Thu, 23 May 2019

West African country of Burkina Faso scene of second church attack

By Jay Jackson, Kazakhstan News
14 May 2019, 04:36 GMT+10

BURKINA FASO - In the second major incident in two weeks in the West African country of Burkina Faso, six people have been killed in an ambush of a Catholic Church. All six, including the priest saying Mass, were shot to death and the church, set on fire by the attackers, was burnt to the ground.

Just two weeks ago on 29 April 2019, a similar attack took place on a Christian church in the village of Silgadji, in the north of Burkina Faso. Six people were killed in that attack as well, including the church's pastor.

The latest attack, also in the north of the country, took place in the town of Dablo, in a region that has been plagued with severe violence for many months. A health centre near to the church was also torched in the attack, along with a number of other buildings including a restaurant. Twenty to 30 armed men are believed tlo have taken part in the attack..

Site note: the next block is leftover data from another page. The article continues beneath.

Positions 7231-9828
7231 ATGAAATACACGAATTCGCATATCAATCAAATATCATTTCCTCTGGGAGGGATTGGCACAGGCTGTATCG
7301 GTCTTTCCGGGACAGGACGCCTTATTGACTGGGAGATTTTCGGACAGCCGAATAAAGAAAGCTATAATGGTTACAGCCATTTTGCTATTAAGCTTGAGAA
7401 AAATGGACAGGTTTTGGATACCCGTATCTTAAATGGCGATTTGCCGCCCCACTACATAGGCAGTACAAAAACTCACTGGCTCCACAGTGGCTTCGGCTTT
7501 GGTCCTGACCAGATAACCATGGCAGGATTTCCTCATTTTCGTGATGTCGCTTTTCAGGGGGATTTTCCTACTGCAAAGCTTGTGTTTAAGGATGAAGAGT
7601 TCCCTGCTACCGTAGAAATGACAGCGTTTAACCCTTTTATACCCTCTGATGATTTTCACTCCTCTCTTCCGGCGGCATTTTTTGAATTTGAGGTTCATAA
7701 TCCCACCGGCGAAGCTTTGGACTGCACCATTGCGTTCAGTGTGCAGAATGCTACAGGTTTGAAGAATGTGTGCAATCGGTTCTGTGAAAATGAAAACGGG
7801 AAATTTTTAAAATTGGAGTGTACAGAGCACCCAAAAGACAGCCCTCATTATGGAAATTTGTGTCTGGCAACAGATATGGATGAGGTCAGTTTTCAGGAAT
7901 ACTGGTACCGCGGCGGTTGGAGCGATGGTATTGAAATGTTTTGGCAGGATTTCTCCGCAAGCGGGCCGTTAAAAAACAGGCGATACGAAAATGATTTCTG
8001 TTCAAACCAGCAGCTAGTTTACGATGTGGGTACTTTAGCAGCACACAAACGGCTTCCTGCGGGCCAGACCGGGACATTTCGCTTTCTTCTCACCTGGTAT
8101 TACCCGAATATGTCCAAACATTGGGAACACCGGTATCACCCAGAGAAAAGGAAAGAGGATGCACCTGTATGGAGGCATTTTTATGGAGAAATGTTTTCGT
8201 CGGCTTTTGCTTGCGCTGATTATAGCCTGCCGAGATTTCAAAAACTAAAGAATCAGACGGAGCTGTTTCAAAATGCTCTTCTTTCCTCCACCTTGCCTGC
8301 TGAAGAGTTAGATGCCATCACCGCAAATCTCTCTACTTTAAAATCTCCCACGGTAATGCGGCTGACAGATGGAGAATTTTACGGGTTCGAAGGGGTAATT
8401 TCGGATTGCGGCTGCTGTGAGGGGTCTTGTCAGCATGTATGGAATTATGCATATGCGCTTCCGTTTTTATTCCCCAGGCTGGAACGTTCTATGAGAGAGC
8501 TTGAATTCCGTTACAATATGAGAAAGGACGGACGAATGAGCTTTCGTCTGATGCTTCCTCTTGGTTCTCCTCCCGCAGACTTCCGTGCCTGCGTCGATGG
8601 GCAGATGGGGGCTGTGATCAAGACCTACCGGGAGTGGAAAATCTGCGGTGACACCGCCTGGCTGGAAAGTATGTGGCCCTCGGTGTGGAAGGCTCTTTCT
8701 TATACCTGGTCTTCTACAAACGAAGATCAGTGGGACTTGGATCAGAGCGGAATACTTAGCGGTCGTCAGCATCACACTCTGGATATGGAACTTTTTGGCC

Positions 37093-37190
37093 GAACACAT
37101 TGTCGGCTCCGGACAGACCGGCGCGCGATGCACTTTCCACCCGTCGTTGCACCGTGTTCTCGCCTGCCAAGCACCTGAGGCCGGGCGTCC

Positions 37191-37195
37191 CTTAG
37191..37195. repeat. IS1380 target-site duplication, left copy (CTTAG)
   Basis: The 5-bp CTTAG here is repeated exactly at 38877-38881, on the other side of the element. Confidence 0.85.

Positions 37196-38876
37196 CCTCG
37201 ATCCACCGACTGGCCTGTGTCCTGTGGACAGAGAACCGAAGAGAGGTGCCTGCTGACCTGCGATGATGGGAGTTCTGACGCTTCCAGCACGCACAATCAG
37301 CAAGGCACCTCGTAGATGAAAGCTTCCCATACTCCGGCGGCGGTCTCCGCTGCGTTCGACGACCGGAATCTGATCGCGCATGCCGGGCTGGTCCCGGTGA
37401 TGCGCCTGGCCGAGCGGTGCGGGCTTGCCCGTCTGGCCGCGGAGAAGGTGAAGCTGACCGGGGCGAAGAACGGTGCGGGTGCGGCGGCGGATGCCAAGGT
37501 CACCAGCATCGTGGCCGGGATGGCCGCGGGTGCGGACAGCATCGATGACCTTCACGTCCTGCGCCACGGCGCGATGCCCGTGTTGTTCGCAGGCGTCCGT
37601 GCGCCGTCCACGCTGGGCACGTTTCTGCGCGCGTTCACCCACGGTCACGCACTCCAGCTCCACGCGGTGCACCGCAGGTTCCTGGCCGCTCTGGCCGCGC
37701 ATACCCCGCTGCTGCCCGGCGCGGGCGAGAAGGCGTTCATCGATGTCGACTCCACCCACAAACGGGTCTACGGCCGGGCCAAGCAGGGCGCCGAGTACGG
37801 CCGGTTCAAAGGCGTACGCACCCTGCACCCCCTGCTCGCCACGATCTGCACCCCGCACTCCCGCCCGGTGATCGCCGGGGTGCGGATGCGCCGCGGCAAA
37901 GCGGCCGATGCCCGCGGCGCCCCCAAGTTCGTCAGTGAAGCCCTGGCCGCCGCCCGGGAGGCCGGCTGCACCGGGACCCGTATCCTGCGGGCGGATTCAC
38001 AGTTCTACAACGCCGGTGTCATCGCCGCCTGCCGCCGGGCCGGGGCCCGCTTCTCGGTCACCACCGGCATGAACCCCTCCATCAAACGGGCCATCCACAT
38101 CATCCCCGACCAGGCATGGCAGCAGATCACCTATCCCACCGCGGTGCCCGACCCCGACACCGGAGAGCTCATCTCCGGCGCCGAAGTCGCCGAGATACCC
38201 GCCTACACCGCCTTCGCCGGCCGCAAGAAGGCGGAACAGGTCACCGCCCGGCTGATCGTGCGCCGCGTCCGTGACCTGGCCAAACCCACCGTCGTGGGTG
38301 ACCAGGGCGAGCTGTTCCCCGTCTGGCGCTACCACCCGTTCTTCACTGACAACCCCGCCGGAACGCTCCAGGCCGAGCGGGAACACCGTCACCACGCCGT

"I urge all citizens of Burkina Faso to stand firmly with one another across communities and not to succumb to efforts to sow discord and breed further violence," United Nations Secretary-General António Guterres said Monday.

Maria Espinosa, President of the General Assembly, said in a tweet: "We cannot tolerate hatred. The fundamental right of religious freedom must be respected everywhere." 

Metsi Makhetha, the UN Resident Coordinator in Burkina Faso, also tweeted her response to the shootings in Dablo, condemning the "heinous attacks" and offering her condolences to the families of those who lost their lives. 

The shootings came just days after warnings from top United Nations officials, including Ms. Makhetha, of an "unprecedented" rise in "sophisticated armed attacks in the Sahel", which are putting the future of a "whole generation" at stake. 

Violence is spreading in Mali and Niger, as well as Burkina Faso, and risks spilling over into other West African countries. This has led to a five-fold rise in the displacement of the local population in the last 12 months, who have seen more than 330,000 people leave their homes, in addition to 100,000 refugees. 

According to Ms. Makhetha, "ISIS-inspired" armed groups, threaten to destabilize longstanding traditional methods of community-based conflict resolution.

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